She would see him posing between spring and vole, water and food; his upright ears tilted forward as if listening to prey. Raising his rump, he rocked back over his heels. He looked like a normal fox preparing to pounce. Like any one of her ordinary offspring... He had fooled her. He was not hunting. He was spying on someone, wasting time watching another animal that wasn't food or foe.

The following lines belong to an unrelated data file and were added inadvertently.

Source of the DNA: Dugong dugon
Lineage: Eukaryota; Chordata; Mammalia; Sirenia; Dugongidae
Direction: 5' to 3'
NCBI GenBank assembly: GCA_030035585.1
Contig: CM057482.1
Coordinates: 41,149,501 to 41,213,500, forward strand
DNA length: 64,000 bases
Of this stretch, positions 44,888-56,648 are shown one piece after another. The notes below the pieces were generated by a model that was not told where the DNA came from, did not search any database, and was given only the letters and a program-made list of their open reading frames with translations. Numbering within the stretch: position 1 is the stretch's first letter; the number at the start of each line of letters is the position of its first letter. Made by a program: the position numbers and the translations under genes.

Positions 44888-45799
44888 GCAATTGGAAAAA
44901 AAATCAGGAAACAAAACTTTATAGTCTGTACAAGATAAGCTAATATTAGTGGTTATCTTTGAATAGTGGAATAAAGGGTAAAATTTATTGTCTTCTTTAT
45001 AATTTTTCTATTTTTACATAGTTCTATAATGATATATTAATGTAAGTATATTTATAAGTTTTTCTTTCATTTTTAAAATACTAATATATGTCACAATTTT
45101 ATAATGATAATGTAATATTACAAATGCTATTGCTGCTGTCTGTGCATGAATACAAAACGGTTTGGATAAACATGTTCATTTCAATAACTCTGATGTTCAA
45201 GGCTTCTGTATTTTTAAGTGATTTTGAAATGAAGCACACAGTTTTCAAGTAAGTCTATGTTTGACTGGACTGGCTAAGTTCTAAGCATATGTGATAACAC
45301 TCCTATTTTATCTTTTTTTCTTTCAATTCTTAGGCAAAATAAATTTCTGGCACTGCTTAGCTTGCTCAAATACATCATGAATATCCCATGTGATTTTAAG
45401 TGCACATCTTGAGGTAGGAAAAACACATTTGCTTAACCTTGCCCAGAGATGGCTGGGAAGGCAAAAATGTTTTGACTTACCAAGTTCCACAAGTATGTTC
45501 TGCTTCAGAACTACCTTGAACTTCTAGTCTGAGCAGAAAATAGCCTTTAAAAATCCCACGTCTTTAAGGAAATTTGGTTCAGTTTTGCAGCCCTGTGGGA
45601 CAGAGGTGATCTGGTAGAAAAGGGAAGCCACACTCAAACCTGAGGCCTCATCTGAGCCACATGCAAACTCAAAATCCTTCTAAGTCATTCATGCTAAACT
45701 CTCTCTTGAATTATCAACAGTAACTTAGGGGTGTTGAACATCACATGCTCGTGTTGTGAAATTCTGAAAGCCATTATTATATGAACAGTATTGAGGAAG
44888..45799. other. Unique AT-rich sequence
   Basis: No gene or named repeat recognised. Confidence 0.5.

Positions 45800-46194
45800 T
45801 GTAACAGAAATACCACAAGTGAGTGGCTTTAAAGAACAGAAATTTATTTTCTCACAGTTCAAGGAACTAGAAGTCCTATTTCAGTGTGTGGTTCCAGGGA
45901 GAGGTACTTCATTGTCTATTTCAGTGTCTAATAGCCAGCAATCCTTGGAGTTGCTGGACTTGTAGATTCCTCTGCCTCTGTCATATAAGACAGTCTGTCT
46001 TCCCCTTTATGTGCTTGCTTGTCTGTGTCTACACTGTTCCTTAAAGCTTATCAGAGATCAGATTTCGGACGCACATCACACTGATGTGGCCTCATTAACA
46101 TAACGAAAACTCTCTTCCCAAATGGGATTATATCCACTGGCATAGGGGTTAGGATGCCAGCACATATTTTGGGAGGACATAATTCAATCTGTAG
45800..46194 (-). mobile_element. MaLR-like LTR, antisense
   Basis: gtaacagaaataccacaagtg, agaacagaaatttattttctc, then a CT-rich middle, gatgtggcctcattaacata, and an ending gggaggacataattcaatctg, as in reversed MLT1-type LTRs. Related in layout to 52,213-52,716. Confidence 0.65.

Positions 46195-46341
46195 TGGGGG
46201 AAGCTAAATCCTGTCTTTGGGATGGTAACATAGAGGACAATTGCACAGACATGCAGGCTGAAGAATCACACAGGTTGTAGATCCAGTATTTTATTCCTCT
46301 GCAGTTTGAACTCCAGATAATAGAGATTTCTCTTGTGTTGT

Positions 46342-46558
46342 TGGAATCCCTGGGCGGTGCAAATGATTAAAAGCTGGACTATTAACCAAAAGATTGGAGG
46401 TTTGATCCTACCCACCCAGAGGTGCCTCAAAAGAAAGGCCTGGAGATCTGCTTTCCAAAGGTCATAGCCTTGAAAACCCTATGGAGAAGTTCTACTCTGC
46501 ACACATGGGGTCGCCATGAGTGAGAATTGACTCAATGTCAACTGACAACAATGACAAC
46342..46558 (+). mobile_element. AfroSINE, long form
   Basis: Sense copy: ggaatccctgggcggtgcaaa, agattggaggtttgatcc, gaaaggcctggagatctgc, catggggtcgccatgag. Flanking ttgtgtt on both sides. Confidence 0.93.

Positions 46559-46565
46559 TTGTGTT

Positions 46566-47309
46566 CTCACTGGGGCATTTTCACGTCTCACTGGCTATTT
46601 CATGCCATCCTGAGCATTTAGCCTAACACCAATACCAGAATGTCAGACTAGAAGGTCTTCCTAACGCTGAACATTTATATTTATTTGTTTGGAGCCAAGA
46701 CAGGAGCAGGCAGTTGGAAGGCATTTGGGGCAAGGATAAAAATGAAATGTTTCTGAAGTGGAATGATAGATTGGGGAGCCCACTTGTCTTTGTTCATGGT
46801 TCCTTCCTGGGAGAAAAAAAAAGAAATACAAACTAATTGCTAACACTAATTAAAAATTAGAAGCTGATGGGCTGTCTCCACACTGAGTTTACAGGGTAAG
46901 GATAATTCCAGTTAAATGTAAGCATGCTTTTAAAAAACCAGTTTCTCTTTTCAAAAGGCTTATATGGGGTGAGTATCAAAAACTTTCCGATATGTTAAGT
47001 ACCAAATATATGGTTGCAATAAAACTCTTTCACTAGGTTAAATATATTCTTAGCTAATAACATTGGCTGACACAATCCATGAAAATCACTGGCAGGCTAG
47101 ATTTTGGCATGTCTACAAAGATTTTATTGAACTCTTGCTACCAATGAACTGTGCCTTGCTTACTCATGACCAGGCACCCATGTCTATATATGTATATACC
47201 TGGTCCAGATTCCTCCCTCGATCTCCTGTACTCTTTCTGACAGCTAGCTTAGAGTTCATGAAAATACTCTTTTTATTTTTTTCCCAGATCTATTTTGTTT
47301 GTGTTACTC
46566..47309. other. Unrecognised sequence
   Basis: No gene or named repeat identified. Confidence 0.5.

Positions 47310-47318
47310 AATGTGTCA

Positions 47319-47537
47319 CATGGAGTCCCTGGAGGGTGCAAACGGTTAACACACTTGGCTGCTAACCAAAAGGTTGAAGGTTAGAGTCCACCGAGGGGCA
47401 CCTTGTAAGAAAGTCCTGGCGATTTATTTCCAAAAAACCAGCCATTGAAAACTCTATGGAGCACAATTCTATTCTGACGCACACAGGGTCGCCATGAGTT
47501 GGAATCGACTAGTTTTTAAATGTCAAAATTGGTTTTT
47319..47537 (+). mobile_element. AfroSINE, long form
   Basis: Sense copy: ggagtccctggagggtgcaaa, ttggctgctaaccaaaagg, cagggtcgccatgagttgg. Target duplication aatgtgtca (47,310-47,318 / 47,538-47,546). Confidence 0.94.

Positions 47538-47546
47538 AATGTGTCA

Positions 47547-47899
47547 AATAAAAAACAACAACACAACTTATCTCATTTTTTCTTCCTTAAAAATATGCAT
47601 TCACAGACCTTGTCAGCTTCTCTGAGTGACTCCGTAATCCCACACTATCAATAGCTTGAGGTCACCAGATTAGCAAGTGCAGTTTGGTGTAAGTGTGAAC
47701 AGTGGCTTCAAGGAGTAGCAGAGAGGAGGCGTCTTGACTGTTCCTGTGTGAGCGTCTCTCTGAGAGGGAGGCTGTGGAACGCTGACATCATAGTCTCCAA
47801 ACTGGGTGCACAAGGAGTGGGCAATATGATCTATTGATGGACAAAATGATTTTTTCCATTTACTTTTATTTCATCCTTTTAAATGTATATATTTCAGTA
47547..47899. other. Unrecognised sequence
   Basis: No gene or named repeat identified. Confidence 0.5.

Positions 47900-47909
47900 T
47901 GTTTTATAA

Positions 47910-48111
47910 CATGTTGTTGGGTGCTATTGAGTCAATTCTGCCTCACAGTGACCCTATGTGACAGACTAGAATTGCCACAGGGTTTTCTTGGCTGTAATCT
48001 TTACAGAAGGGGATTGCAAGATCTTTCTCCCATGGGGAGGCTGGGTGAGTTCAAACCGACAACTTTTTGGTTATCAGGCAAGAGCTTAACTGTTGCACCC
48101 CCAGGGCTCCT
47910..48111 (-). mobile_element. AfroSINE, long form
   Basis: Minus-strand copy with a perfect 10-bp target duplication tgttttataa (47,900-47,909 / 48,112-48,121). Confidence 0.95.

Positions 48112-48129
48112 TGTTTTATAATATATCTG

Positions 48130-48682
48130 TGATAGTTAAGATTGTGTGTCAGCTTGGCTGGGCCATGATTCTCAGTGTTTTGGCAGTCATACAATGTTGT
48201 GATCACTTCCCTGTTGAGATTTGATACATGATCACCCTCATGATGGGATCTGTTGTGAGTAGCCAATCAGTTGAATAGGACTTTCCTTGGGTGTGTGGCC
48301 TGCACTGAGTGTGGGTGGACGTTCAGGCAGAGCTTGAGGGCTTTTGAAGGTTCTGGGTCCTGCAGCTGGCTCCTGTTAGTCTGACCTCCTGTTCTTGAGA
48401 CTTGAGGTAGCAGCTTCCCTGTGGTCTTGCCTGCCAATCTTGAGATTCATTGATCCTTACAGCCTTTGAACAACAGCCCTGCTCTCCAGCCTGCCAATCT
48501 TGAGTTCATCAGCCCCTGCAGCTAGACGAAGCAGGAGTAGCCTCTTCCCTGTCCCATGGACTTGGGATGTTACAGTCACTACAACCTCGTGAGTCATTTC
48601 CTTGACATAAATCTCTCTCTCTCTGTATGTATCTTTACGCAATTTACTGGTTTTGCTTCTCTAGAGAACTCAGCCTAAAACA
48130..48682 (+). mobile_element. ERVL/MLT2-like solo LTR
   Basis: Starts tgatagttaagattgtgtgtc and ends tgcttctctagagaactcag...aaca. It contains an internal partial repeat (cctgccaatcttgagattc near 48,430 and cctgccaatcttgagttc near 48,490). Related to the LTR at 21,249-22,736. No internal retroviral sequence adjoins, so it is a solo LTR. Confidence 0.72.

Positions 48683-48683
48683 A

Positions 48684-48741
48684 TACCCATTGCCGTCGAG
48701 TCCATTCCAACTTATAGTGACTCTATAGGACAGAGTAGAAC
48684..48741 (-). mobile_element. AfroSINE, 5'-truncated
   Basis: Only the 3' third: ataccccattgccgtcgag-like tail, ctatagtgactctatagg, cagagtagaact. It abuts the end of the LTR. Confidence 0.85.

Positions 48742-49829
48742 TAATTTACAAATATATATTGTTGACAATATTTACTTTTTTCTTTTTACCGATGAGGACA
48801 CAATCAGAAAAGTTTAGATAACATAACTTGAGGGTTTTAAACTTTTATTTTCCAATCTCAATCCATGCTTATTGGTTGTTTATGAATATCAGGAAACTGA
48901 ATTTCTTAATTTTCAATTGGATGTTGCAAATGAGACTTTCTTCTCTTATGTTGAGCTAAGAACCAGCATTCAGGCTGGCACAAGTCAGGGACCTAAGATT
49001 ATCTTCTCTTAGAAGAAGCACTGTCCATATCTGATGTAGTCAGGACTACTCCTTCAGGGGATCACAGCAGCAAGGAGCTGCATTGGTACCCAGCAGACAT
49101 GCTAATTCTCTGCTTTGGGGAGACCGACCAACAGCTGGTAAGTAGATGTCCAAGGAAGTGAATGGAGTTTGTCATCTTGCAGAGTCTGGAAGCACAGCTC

Raven's "roof-thumping" magpies also seem to display personality. They wake her early every morning by thumping on the steel roof and portico of her cottage. Knowing that "none of their biological obligations" required the use of her roof, she concludes they are thumping simply to annoy her. She arbitrarily gives the two largest magpie's names and gender: "Tennis Ball had a big round belly; her mate, Torn Tail, crossed his wings behind his back like he was handcuffed." A brief digression into Darwinian evolutionary theory explains why Raven's efforts to appease the magpies by placing egg-yolks in empty egg-shells under their favorite roost never works. TB, the matriarch of the group, seems to croak, "Don't trust... Don't trust the hand that baits you." It is the egg-yolks, however, which first attract Fox, and Tennis Ball (TB) seems often too accompany him and even to help him hunt. When a wild cat stalks Fox, Raven watches as TB sees and tries to distract it.